It is an icon of our country. A structure spanning 32 kilometres one that has kept the Netherlands safe for over 80 years. That is something to be proud of. A wonder of the modern world, made of millions of cobblestones. Laid one by one by thousands of hands. It was built to keep the sea out and to create additional arable land. The water will always try to reclaim The Netherlands. By building our dikes, we the Dutch, have made it possible to live below sea level. To ensure our future safety we are reinforcing the Afsluitdijk. Once on every 10,000 years a storm can hit unlike any other. That is what the dike will protect us from. In order to drain excess water from the IJsselmeer into the Wadden Sea we are building what will be Europe’s largest pumping station within the dike, which will be ready to pump out water should the need arise. The Afsluitdijk will become a place where safety goes hand in hand with unique innovations. A place where we strive towards achieving sustainable energy. This is where we will harness the inexhaustible power of the current. And we are the only nation in the world that generates electricity from the convergence of freshwater and saltwater. We will be helping our wildlife too with the creation of the Fish Migration River. Fish will be able to reach their natural spawning grounds and habitats. This is what we are capable of: a large-scale, hydraulic work of art that is ready for the future. And that future starts here, in 2017 with the construction of the New Afsluitdijk.
The Afsluitdijk has been protecting the Netherlands from the sea for more than eighty years. However, the dyke no longer meets the current requirements for flood protection.
Rijkswaterstaat is therefore going to reinforce the Afsluitdijk (PDF, 1,61 MB). The body of the dyke will be widened and raised by about two metres and the cladding on the outer side will be replaced. Concrete blocks will be placed over the existing basalt blocks on the lower slope. These 'Levvel blocks' weigh 6,500 kg each and have a wave retardant effect. Because of their symmetry and the regular way they are positioned, the blocks have a tranquil appearance that reinforces the austere and autonomous character of the dyke. Every block will be GPS chipped, making them easy to inspect and maintain.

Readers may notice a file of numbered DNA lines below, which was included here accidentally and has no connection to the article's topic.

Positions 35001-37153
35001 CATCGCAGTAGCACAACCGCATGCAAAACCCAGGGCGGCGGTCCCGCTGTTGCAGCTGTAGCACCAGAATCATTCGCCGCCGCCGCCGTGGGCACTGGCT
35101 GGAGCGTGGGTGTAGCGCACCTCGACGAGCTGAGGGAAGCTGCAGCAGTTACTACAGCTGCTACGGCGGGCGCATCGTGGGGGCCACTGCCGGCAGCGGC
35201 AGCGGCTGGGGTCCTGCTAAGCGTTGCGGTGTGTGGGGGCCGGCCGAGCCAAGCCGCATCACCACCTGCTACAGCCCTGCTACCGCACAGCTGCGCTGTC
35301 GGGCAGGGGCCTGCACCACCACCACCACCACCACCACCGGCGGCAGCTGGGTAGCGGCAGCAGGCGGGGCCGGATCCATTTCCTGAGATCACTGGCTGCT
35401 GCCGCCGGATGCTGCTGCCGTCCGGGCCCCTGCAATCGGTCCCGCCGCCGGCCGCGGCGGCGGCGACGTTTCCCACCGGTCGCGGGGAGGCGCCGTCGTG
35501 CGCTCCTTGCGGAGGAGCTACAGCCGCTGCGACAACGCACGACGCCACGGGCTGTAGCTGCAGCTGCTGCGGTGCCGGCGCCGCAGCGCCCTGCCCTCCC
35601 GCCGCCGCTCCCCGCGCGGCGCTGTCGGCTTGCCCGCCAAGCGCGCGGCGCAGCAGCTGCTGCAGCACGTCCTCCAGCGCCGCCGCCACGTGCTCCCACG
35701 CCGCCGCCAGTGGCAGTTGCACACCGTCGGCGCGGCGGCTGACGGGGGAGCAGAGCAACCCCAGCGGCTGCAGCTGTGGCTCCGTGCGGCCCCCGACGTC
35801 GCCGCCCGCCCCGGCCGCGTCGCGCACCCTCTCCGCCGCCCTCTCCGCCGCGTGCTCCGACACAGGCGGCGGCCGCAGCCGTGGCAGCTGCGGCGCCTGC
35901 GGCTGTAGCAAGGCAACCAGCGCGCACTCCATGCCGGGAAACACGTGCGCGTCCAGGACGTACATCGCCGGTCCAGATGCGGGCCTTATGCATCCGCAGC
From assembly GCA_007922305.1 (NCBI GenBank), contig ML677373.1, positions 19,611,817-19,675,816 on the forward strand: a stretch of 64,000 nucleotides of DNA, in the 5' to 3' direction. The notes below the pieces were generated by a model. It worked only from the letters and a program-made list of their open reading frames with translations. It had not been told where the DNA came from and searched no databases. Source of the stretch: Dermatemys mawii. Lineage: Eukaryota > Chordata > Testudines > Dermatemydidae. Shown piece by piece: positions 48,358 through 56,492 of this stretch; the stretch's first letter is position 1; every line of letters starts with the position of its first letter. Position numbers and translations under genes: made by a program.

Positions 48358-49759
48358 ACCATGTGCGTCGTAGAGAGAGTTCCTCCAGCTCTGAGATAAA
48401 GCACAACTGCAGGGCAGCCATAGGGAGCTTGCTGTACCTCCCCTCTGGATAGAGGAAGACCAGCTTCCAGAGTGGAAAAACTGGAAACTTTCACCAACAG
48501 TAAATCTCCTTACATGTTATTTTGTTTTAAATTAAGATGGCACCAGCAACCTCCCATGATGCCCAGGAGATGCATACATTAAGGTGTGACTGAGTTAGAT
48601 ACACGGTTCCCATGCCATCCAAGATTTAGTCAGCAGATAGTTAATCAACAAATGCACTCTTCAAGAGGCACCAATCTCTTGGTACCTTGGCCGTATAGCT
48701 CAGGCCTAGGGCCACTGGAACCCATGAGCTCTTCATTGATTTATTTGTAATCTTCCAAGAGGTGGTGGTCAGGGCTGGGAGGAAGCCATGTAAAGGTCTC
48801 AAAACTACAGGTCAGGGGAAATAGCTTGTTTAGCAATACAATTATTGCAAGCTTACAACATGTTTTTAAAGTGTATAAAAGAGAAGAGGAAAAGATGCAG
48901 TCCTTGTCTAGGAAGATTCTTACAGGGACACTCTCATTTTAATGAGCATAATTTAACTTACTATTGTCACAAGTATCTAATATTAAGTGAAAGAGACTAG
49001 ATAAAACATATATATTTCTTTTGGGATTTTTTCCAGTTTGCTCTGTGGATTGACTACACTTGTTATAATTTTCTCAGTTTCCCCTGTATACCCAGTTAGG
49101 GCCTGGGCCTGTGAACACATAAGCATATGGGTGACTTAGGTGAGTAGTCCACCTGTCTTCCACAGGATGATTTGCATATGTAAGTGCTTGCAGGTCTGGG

The sluices at Den Oever and Kornwerderzand will be reinforced and flood locks will be built in front of the navigation locks on the Wadden Sea side. These storm surge barriers can be closed in extreme weather conditions to protect the navigation locks from the force of the water.
To allow more water to be discharged from the IJsselmeer into the Wadden Sea, extra sluices and a pumping station will be built at Den Oever. The fish friendly pumps are low energy and are powered by renewable energy from solar panels on the Afsluitdijk.
The New Afsluitdijk
The many faces of the Afsluitdijk
The importance of the AfsluitdijkThe Afsluitdijk is from great value for the Netherlands and is being used for safety, traffic across the roads and waters, cultural history, recreation and more. Read more about the importance of the Afsluitdijk.
History and functionThe region around the former Zuiderzee was vulnerable to flooding. There were already plans to build a causeway in the 17th century. In 1916, a combination of a storm at sea and an enormous surge of water from the IJssel caused flooding in large parts of the area around the Zuiderzee. Read more about the history of the Afsluitdijk.
Iconic AfsluitdijkRijkswaterstaat will be strengthening the Afsluitdijk causeway in the years ahead to continue protecting the Netherlands in future against the power of the water. The state and region are taking this opportunity to also give other initiatives space as well. Read more about the Iconic Afsluitdijk